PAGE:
The Transportation Security Administration (TSA), the US agency in charge of the US oil&gas pipeline system, has a serious staffing issue on physical and cyber-security positions.
According to a report published today by the Government Accountability Office (GAO), a bi-partisan government agency that provides auditing, evaluation, and investigative services for Congress, the TSA employs only six full-time staffers for its pipeline security branch.
These six staffers are supposed to handle both physical and cybersecurity risk assessments and reviews for over 2.7 million miles of pipeline that carry natural gas, oil, and other hazardous products across all of the United States. Although US oil&gas pipelines are privately-owned and thousands of private sector employees and contractors are providing additional security services, the TSA staff is the one who sets rules and enforces compliance, and the low number of employees tasked with pipeline security impacts the system’s overall security posture.
The GAO report’s findings were the main topic at a House Energy Subcommittee hearing today on “The State of Pipeline Safety and Security in America.”
“We know […] that TSA staffing issues are a major limitation,” US Representative Fred Upton (R-Michigan) said today at the hearing.
“TSA has some 50,000 employees, but only a handful, that’s actually a handful plus one, six, are assigned to pipeline security,” Rep. Upton said. “That’s not very good.”
Furthermore, the GAO report also found that TSA’s pipeline safety staffers are also under-prepared for the issues they’re facing.
“The TSA does not have a strategic workforce plan to help ensure it identifies the skills and competencies-such as the required level of cybersecurity expertise-necessary to carry out its pipeline security responsibilities,” GAO investigators wrote in the report.
GAO officials said that interviews with pipeline operators and industry representatives highlighted the low level of training of the TSA’s existing staff, which is in charge of enforcing security audits and compliance checks among private sector pipeline owners.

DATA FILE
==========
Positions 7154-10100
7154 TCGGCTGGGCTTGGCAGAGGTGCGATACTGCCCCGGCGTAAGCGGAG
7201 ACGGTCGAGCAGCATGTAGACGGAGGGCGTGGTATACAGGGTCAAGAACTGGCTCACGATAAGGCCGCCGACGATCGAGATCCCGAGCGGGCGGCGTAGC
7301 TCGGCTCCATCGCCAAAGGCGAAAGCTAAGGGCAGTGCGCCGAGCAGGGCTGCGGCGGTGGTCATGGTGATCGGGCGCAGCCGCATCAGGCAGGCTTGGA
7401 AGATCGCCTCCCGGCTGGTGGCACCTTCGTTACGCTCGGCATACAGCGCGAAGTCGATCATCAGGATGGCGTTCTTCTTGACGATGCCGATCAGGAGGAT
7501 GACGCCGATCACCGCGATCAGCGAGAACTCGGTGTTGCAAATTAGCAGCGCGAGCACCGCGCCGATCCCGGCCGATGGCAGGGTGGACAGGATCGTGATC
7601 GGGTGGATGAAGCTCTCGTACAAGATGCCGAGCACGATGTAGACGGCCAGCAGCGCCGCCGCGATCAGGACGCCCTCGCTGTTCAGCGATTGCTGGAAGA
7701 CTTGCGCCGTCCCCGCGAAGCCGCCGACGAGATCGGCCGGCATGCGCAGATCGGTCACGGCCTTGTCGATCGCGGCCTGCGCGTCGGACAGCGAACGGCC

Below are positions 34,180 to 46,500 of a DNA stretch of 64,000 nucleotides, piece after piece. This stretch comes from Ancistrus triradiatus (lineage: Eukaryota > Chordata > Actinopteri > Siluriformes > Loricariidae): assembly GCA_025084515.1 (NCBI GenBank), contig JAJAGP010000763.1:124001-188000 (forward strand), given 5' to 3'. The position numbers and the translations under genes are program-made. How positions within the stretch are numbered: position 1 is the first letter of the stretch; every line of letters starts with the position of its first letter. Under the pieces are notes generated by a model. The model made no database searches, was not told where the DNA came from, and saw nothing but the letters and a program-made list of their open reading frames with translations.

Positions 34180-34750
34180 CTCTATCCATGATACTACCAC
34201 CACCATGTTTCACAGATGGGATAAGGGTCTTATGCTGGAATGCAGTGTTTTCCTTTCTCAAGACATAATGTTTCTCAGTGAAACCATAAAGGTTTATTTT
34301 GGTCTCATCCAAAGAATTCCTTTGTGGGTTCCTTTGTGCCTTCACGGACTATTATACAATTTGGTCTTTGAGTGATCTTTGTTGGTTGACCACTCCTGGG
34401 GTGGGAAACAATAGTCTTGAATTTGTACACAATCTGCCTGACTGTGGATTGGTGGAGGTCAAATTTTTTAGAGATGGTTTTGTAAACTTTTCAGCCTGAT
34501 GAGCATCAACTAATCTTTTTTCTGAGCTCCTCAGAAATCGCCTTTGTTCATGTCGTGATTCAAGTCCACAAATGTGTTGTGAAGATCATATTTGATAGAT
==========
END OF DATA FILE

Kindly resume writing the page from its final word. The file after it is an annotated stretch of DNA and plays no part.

“Specifically, 6 of the 10 pipeline operators and 3 of the 5 industry representatives we interviewed reported that the level of cybersecurity expertise among TSA staff and contractors may challenge the Pipeline Security Branch’s ability to fully assess the cybersecurity portions of its security reviews,” GAO said.
Growing cyber-security threat
The report argues that the TSA’s insufficient and poorly-prepared pipeline safety staff opens the door for physical and cyber attacks, from the likes of terrorist groups, hackers, foreign nations, criminal groups, and activists alike.
While threats of physical, on-premise sabotage have always been a problem, GAO officials also highlighted the rising threat of cyber-attacks against oil&gas pipeline infrastructure, a risk that has been growing with the increased computerization of oil&gas infrastructure.
“Pipelines increasingly rely on sophisticated networked computerized systems and electronic data, which are vulnerable to cyber-attack or intrusion,” GAO said.
“New threats to the nation’s pipeline systems have evolved to include sabotage by environmental activists and cyber-attack or intrusion by nations.
“For example […] in March 2018, the Federal Bureau of Investigation and the National Cybersecurity and Communications Integration Center (NCCIC) reported that a nation-state had targeted organizations within multiple U.S. critical infrastructure sectors, including the energy sector, and collected information pertaining to Industrial Control Systems.”
GAO officials recommended an increase of pipeline security staff and updates to the TSA’s risk assessment methodology, so staffers and procedures will be up for the task of securing America’s oil&gas pipeline against today’s rising cyber-security threat landscape.
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